Ishanee Chanda Headshot
Ryan Dukeman Headshot
Melanie Goldberg Headshot
Mark Jamias Headshot
Teresa Kennedy Headshot
Alex Long Headshot
Jimmy Loomis Headshot
Joe Michaels Headshot
Merritt Ogle Headshot
Melissa Robbins Headshot
Marco Sanchez Headshot
Alice Schyllander Headshot
Leyth Swidan Headshot
James Wong Headshot
National Security & Foreign Policy LGBTQIA+

2021 New Voices List

in partnership with the New America, June 11, 2021

Out in National Security and New America are pleased to honor 15 LGBTQIA+ new voices in U.S. national security and foreign policy. This year’s list features exceptional professionals currently serving in government, the military, think tanks, academia, and non-governmental organizations. We applaud the work they are doing to not just stand in, but also stand out. 

The extra work required to change institutional cultures so often becomes the responsibility of entry-level professionals. At the same time, the pressure to conform is greatest for those who are newest to their career, especially in national security spaces. We want to celebrate and elevate those folks working to become leaders in their respective space while living openly as a member of the LGBTQIA+ community. We created the New Voices’ list with this motivation in mind, and look forward to continuing to celebrate early and out professionals for years to come. 

Thank you to the evaluators who supported our review process. Selection is based on: thoughtful and incisive responses to our application; leadership potential; and, dedication to supporting the LGBTQIA+ and other intersectional communities. Finally, we work hard to create a list that represents the breath of our national security community, and at the same time, the breath of the LGBTQIA+ community. (Disclaimer: New America does not directly participate in the evaluation process, which is led by Out in National Security.)

Congratulations to our honorees, and happy pride to all. 

- Rusty Pickens, Luke Schleusener, and Shawn Skelly, Co-Founders, Out in National Security

Ishanee Chanda Headshot

Ishanee Chanda

Program Assistant, Bangladesh Environment and Development Society

LinkedIn | @ishaneechanda

Ishanee Chanda is a recent M.S.F.S. graduate from Georgetown University. Her focus is on refugee and humanitarian emergencies alongside a special interest in resettlement and repatriation practices, the protection of human rights, and the rise of right-wing nationalism across the globe.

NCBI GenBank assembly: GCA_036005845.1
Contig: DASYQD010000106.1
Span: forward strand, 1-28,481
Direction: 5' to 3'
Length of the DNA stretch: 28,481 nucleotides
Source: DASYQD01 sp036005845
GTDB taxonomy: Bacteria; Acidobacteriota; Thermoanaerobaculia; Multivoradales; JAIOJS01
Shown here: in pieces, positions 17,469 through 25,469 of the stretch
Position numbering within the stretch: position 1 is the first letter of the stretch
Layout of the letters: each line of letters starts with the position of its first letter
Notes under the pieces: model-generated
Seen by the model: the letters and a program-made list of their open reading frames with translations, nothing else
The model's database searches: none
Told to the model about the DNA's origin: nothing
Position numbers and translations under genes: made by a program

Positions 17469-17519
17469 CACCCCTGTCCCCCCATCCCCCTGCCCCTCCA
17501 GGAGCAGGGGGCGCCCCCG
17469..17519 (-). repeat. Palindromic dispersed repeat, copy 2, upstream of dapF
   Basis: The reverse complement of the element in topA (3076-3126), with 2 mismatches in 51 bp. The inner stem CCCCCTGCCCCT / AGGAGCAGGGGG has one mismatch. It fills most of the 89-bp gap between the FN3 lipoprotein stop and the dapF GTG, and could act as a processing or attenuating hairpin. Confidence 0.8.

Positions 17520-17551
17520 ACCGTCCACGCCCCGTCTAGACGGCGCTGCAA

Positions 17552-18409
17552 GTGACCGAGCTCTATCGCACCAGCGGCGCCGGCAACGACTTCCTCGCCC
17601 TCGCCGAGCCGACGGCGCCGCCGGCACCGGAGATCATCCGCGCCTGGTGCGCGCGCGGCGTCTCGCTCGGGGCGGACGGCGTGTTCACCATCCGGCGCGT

Ishanee graduated with a B.A. in International Studies from Texas A&M University with a minor in Creative Writing after study abroad stints in Oxford, United Kingdom and Turin, Italy. Following graduation, she worked at the National Conference of State Legislatures on federal and state immigration policy and international programming, providing research on states’ implementation of immigration policy, changes in federal immigration legislation, and international affairs between subnational actors.

At Georgetown's Institute for the Study of Diplomacy, Ishanee was a Dulles Fellow outlining the potential to use artificial intelligence to create conflict early warning systems. While at Georgetown, she also founded Georgetown's premier graduate organization on DEI issues, Diversity and Inclusion @ Georgetown. Ishanee has worked within the university system for two years as a representative on multiple DEI Committees as well as a MSFS Fellow in the School of Foreign Service's Office of Diversity, Equity, and Inclusion.

In the past year, Ishanee also helped co-found a new nonprofit based in Washington, D.C. titled "Mamalas, Women at Work," a platform committed to women storytelling.

Post-graduation, Ishanee will be traveling to Bangladesh to work on climate change, food insecurity, and clean water issues with the Bangladesh Environment and Development Society before moving on to work with Rohingya refugees in Cox's Bazar. She speaks Italian, Bengali, Odia, and Hindi.

What's the best piece of advice you ever received from a mentor?